There was a new name on top of the podium last year as Corrie Leech took a clean sweep of the Free Solo, Duet and Team titles at the 2014 British Synchronised Swimming Championships.
The Bristol Central swimmer came into the senior nationals on the back of winning the Solo title in the top age group of the 2013 ASA National Age Group Championships in December.
And there was no stopping her continuing her form as she scored 69.1667 to win the Free Solo title on day one before adding the Duet Free crown with Elise Denner then scoring an impressive 71.8667 with her Bristol teammates to add the Team Free title to their Team Tech gold from the opening day.
Q: What are your memories of the 2014 British Champs?
I think the best memory I have from British Champs 2014 is finding out we had won golds on both free and tech teams and then finally knowing we’d won the overall gold. That feeling is the definitely the reason I love this sport!
Q: Did you expect to be challenging for golds in both the solo and duet?
In my solo and duet I knew we’d have a good chance of getting gold but it still meant we had to put everything into our routines in order to achieve it, which was great when we did get gold!
Q: How long had you been working on the routines ahead of the competition?
Our training on our British Champs routines started as soon as possible, straight after NAGs at the beginning of December. So, just before Christmas we start learning new choreography of routines or recapping the routines we did the previous year. We tend to put in between 10-14 hours a week of training.
Q: How were your nerves before the competition started?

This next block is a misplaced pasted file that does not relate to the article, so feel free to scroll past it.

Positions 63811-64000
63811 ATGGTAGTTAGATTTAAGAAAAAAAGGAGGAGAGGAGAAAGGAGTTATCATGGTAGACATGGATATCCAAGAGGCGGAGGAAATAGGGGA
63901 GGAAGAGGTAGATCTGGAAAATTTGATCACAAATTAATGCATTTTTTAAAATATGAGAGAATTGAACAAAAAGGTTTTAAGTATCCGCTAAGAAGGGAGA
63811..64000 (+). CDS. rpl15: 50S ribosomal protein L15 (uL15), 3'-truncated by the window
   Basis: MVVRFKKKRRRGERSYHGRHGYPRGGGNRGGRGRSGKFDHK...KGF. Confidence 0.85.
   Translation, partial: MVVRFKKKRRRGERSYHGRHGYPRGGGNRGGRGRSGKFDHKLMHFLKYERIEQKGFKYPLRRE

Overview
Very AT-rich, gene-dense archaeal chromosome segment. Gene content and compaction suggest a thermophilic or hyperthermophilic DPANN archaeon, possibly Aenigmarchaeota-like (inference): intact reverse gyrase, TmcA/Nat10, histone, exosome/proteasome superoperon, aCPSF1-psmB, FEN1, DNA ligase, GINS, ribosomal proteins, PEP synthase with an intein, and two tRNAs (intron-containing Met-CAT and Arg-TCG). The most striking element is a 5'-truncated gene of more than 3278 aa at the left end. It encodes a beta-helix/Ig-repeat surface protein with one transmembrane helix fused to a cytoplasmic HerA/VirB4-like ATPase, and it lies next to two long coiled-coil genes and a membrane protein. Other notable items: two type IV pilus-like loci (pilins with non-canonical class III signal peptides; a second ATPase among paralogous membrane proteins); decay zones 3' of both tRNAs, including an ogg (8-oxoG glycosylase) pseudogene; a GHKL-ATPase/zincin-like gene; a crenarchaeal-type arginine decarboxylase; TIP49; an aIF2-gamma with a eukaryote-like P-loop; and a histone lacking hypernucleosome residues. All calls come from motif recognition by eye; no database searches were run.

Last year on the Saturday I was feeling really unwell with a heavy cold, so having this, plus nerves of swimming the routines, it was a difficult day to cope with, but by the end of the day I felt very proud of myself because I achieved my goals of getting gold medals.
I definitely slept well that night from being very tired, and on the Sunday morning I felt I had to keep my roommate calm because she was nervous due to the fact that I wasn’t feeling 100% well! I think this actually helped with my nerves.
Q: What were your emotions on the Sunday?
By the end of Sunday I was exhausted but I knew I’d done my best by winning free team and individually winning overall. I was very proud of my team mates because I felt we did one of our best swims and our coach said the same afterwards.
I think I actually felt more nervous knowing we’d already won other events that we had more pressure to do well and wanted to finish on a high so I found the free routine one of the hardest as I really pushed myself but it was worth it in the end.
Q: Was standing on top of the podium one of the proudest moments of your career?
It was definitely one of my proudest moments as my club hasn’t won the Redwood trophy for a quite a few years and to share it with my team mates, coaches and supporters was a great feeling.
Q: How did you celebrate after the competition on the Sunday?
We celebrated by pushing our coaches in the pool which was fun! But it didn’t last for long as a couple of my teammates and I had to then attend an junior England training camp! Which personally wasn’t the best way to spend the evening!
Q: How are the senior nationals different to NAGs? Is there more pressure?
At NAGs there are a lot more competitors from all different clubs around the country so this can be quite stressful. However, senior nationals I feel is much more intense because it involves many routines in one day and tougher competition.
Q: What are your targets for this year’s Champs?
This year I am competing in the three team routines, and my target is to achieve gold medals and retain the clubs national title. After competing for England juniors last year, I have been concentrating more on my studies so I’m only able to do team routines this year. But our training is going very well and I’m really looking forward to competing again.